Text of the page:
Linux leaders plot counterattack on Microsoft
June 15, 2007 Leave a comment
This is from an article recently posted to Reuters about the Linux Foundation Collaboration Summit:
Dressed in the alternative software movement’s casual uniform of T-shirts and jeans, the group is coming to grips with internal divisions that sap at its success — Linux is now used to power desktop computers, major Web sites, mobile phones — since rival factions often create very similar products.
But as many of the world’s top tech companies and corporate customers demand ever more from Linux, open source devotees still fight among themselves with the fervor of a tiny monastic order seeking to root out theological error in their midst.
“Guys: Be seekers of truth, not finders of contradiction,” Jim Zemlin, executive director of the Linux Foundation, organizer of the event, only half-jokingly told the 150 attendees of what is billed their “Collaboration Summit.”
Collectively, the group is militantly opposed to Microsoft, which some attending the summit openly refer to as “the enemy.”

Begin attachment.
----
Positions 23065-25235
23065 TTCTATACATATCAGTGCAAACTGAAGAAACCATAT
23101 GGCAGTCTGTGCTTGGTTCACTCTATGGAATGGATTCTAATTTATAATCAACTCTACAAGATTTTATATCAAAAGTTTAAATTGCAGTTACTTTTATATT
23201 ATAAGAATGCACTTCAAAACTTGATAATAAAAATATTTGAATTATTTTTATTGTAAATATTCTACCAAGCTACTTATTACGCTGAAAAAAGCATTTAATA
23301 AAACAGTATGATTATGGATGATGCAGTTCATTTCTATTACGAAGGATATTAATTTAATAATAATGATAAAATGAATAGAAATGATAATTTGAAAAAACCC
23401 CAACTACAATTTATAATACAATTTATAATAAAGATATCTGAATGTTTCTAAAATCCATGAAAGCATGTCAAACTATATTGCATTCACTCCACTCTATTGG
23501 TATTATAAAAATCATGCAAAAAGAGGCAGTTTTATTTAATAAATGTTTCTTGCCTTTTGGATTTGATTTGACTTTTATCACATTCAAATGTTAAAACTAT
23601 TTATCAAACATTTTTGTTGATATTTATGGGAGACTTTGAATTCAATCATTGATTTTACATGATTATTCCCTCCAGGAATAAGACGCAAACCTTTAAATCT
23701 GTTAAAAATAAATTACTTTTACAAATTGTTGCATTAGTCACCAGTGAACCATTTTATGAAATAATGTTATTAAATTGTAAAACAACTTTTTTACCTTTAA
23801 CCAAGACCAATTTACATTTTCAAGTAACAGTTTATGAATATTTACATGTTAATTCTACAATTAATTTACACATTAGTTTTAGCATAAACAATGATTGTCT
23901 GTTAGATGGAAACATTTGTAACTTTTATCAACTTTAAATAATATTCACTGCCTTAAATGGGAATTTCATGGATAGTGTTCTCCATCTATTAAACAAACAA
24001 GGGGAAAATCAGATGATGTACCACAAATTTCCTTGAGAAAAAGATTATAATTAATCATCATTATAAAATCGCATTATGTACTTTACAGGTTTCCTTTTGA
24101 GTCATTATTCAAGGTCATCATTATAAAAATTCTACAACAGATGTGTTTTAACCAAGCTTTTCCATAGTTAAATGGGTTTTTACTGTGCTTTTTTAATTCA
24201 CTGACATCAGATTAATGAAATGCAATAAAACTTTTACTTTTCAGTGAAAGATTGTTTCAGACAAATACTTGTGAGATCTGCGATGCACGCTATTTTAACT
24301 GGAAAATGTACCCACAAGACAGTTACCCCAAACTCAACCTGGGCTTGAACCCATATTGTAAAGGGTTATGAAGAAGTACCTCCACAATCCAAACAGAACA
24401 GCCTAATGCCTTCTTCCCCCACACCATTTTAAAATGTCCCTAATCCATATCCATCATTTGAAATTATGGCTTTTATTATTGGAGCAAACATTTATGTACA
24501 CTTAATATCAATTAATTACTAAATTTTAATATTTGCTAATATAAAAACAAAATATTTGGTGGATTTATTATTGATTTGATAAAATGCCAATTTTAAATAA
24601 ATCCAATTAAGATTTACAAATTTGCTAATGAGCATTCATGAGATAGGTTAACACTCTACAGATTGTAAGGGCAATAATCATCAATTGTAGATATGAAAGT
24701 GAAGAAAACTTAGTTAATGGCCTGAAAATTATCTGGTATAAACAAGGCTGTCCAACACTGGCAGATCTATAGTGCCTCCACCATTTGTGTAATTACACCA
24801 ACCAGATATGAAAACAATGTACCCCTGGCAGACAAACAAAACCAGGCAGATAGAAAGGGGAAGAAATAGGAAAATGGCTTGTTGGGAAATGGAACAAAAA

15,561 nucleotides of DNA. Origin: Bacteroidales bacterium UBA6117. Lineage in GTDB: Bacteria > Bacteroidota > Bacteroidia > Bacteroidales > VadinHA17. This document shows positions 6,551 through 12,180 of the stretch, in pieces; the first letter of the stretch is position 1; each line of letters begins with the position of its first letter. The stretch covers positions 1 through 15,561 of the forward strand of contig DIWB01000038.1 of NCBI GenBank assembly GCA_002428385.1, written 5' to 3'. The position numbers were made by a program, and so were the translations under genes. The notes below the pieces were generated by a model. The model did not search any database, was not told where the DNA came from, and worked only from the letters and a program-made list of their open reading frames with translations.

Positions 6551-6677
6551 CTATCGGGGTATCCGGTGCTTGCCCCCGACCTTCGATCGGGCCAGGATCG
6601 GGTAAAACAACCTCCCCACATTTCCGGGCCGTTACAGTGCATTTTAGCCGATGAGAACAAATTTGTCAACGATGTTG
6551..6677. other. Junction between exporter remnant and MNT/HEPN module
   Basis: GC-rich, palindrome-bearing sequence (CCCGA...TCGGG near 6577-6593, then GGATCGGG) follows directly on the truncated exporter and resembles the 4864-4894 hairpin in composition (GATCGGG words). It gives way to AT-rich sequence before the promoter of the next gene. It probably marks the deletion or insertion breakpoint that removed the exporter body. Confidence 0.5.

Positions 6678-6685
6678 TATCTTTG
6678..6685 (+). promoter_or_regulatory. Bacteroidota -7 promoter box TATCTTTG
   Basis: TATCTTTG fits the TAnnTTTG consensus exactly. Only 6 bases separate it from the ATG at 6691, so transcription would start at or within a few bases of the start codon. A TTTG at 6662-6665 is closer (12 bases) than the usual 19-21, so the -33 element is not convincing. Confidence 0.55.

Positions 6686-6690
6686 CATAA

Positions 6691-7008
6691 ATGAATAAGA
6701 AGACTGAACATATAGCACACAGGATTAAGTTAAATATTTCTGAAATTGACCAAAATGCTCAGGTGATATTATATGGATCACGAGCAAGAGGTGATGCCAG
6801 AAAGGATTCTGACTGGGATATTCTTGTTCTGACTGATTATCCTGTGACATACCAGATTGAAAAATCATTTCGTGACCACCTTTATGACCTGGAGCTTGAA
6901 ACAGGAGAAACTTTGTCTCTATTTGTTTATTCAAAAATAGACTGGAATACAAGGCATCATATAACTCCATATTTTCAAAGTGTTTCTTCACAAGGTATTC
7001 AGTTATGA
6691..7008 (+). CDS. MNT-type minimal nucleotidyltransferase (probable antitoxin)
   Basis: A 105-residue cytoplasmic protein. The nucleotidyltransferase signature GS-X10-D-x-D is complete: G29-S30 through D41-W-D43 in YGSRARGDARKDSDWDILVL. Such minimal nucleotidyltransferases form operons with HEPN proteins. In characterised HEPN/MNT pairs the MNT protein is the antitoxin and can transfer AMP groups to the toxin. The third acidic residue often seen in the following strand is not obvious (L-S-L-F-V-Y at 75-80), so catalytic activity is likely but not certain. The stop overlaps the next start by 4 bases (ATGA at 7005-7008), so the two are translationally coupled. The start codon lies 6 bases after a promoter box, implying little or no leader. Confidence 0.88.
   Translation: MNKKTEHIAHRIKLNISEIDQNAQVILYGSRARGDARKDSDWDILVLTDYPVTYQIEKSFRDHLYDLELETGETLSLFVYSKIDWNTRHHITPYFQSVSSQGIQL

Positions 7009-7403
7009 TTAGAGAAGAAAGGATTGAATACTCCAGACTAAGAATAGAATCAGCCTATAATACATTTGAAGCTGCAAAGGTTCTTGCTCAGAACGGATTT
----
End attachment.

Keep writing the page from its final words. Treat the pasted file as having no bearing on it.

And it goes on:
The thing I really don’t like about the article is the headline. It’s an attention grabber, meant to pull in readers. But, the fact is that nothing could be further from the truth. Having attended the event I can say the the subject of Microsoft was barely even broached. In fact, one of the panels included some of the best Open Source lawyers on the planet. The likes of Andrew Updegrove, Karen Copenhaver and Mark Radcliffe. The audience could ask this ridiculously prodigious group any questions they wanted. The recent Microsoft patent deals were not brought up a single time to my recollection. This summit was about how to better work together within our community, how to collaborate with each others in ways that make sense, how to improve freedom and how to build the absolute best products and services in the world. That’s a change from some events in the past, where it was about Microsoft. It’s good to see we’ve moved on to more important things. Yes, some people do disagree on some things. We’re able to rationally discuss those points as a community though, and through it all that makes us stronger. If 100% of the people in your organization agree on everything, you’re either not doing anything interesting or people are just scared to speak up. Both are bad.